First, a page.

In a series on iconic bikes, we start with the mighty GSX-R. First we ride the incredible 1996 SRAD, a bike that kept the 750 class alive... Review: Jeff Ware Photography: Tony 'Pommie' WIlding
In 1996 Suzuki delivered its very first beam frame supersports 750. It was a radical step and one that took sportsbikes to another level. The SRAD 750 was faster, lighter, more powerful and high tech than any other inline four 750. We recently rode this mint one and had a blast…
I’ve been privy to world launches at exotic tracks around the World for many of the Suzuki bikes that have been built in the past two decades. And I’ve raced some great machines. But in all that time, very few machines have really, truly touched my motorcycling soul. Wind the clock back 24-years, however, to this stunning SRAD, and there was plenty of touching going on. Ahem…
In 1996 I was a 20-year-old budding A-grade 250-proddie racer and competing in the Shell Oils Australian Road Racing Championships for Graeme Boyd. I was also an apprentice mechanic at Parry’s Kawasaki and spent half of my life working on the brilliant ZX-7R. A bike that was more than a match for the Fireblade and FZR1000 in the chassis department but no match in straight-line speed.
It was a time when 1000s were ultra fast but less than ideal handlers and 600s were insanely good handlers but screamers on the road (aside from the ageing CBR at the time). The GSX-R750 was dead thanks to the heavy WP and WR series and 750s were on the way out. We thought… Then Suzuki unleashed what must be considered the second wave of global 750 domination after the 1985 GSX-R – the mighty SRAD GSX-R750T.
I’ve just spent a few days on this immaculate original one up on my local twisties. Stunning. Telepathic. Light. Confident. Magical. Soulful. Stylish. One with the rider. I love this bike…
THE HISTORY OF THE PROJECT
Planning for the 1996 GSX-R750 SRAD began way back in April 1993 when Suzuki’s bosses met at the Hamamatsu headquarters and declared that they were going to build a new winner. “Born on the track, back to the track” had to be the concept adopted by all staff involved. The GSX-R had grown from a race bike – the works XR41 – and had become a success on the track throughout the 1980s. However, with the other manufacturers revelling in beam frame technology and Suzuki stubbornly sticking to the classic lines of its cradle frame to retain the GSX-R’s heritage, racing was suffering. Suzuki looked stupid. They needed to win again…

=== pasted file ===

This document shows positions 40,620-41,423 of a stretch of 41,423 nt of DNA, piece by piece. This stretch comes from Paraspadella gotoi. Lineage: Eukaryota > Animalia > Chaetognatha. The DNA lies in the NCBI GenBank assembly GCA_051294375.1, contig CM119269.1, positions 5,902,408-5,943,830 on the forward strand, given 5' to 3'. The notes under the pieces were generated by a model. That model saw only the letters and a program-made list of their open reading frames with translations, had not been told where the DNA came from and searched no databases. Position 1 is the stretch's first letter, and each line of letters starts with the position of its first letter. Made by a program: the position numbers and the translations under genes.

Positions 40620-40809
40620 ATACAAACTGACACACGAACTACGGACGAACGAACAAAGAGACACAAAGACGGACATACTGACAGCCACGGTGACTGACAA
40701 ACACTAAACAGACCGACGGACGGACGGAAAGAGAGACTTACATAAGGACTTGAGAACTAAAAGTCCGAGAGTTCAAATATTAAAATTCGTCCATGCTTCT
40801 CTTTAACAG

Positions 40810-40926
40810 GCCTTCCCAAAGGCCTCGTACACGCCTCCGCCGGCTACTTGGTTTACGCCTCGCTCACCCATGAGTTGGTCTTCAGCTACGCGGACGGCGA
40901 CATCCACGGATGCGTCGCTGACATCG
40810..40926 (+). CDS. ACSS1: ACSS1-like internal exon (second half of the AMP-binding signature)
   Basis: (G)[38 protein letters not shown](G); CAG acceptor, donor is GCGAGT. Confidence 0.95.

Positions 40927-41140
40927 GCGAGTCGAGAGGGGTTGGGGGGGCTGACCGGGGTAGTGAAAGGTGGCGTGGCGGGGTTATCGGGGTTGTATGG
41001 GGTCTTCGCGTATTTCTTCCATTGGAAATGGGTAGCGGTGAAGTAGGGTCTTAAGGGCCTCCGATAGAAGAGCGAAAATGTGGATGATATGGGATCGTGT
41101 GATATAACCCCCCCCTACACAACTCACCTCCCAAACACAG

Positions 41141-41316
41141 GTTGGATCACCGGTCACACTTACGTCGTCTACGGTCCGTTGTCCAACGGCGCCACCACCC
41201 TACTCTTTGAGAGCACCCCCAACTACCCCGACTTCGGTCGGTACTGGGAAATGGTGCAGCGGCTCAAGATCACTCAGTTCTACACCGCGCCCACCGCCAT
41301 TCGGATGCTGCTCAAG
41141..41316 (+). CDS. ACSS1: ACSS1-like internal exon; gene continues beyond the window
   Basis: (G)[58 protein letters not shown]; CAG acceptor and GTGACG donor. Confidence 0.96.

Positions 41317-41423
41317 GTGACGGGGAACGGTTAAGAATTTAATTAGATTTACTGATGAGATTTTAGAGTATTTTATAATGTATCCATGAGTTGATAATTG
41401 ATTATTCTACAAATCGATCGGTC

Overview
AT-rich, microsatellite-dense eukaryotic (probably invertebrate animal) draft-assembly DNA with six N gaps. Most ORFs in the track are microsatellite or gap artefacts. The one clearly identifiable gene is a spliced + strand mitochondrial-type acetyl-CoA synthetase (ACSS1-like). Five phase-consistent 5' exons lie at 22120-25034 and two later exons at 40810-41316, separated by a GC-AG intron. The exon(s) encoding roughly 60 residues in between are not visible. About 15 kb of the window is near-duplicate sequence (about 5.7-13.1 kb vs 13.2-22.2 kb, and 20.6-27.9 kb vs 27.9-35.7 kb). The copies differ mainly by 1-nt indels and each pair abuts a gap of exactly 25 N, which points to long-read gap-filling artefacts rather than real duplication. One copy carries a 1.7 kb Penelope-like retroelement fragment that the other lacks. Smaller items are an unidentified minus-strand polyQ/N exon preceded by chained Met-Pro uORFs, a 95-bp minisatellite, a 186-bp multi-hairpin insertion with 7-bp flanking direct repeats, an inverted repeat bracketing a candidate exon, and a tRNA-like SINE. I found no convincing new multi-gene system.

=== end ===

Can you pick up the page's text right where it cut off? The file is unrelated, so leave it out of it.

The job would be left entirely to the engineers and project leader, something never attempted by Suzuki who, along with all manufacturers, use market research to determine motorcycle design. Only Honda had risked such a step, with the 1992 Fireblade, and we all know what a success that was. So it was balls-out for Suzuki with the new 750…
Another first for Suzuki was to make the entire project ‘integrated’ – so no separate chassis and design team producing separate components. Everyone on the 750 team had to work as one machine. In perfect harmony.
They started with Kevin Schwantz’s winning RGV500 grand prix machine, using the wheelbase, aerodynamic specifications and height as guidelines. So producing a 750cc four-stroke engine that compact meant all the rules had to be re-written. Engine designer Masahiro Nishikawa had his work cut out for him. The engine also had to challenge the new trendy 900s…
750cc was the WSBK and WEC limit so was the only choice. The rest was open.
Bore x stroke was set at 72 x 46mm for a 13,500rpm redline – the same dimensions that Yamaha and Honda used in their 750s at the time. DOHC would go without saying, with shim under bucket. The combustion chambers a compact 15cc with 11.8:1 compression and an included valve angle of 29-degrees with a short downdraught port. Perfect.
The gearbox shafts were located behind and below the crankshaft, shortening the engine with a bolt-on counterweight. SCEM (Suzuki Composite Electro-chemical Material) applied directly to the alloy surface of the cylinders rather than using the heavy pressed in steel liners. Even with a crank-end alternator to eliminate alternator drive, the engine is still a narrow 469mm.
Magnesium was used for all covers and the engine was 9kg lighter than any other Gixer and made 126hp. Ram air was the icing on the cake for this weapon, feeding 39mm Mikuni carburettors featuring semi flat-slide bevelled face slides with sophisticated computer controlled vacuum lines matching slide lift to rpm and throttle position.
The chassis had to be light, compact and seriously good. At 1400mm the GSX-R750T is shorter than the RGV500 GP bike and Kawasaki’s ZX-6R! The frame was made of pressed alloy with cast steering head and forged engine mounts. It had twice the rigidity of the previous model but weighed 2.5kg less. 43mm inverted forks were chosen and the swingarm was 12 per cent stiffer with an all-new Showa shock. The swingarm pivot point also incorporates replaceable pivot point inserts. Ride height is also adjustable via the top shock mount. With tricks like hollow axles the entire package was factory racer light…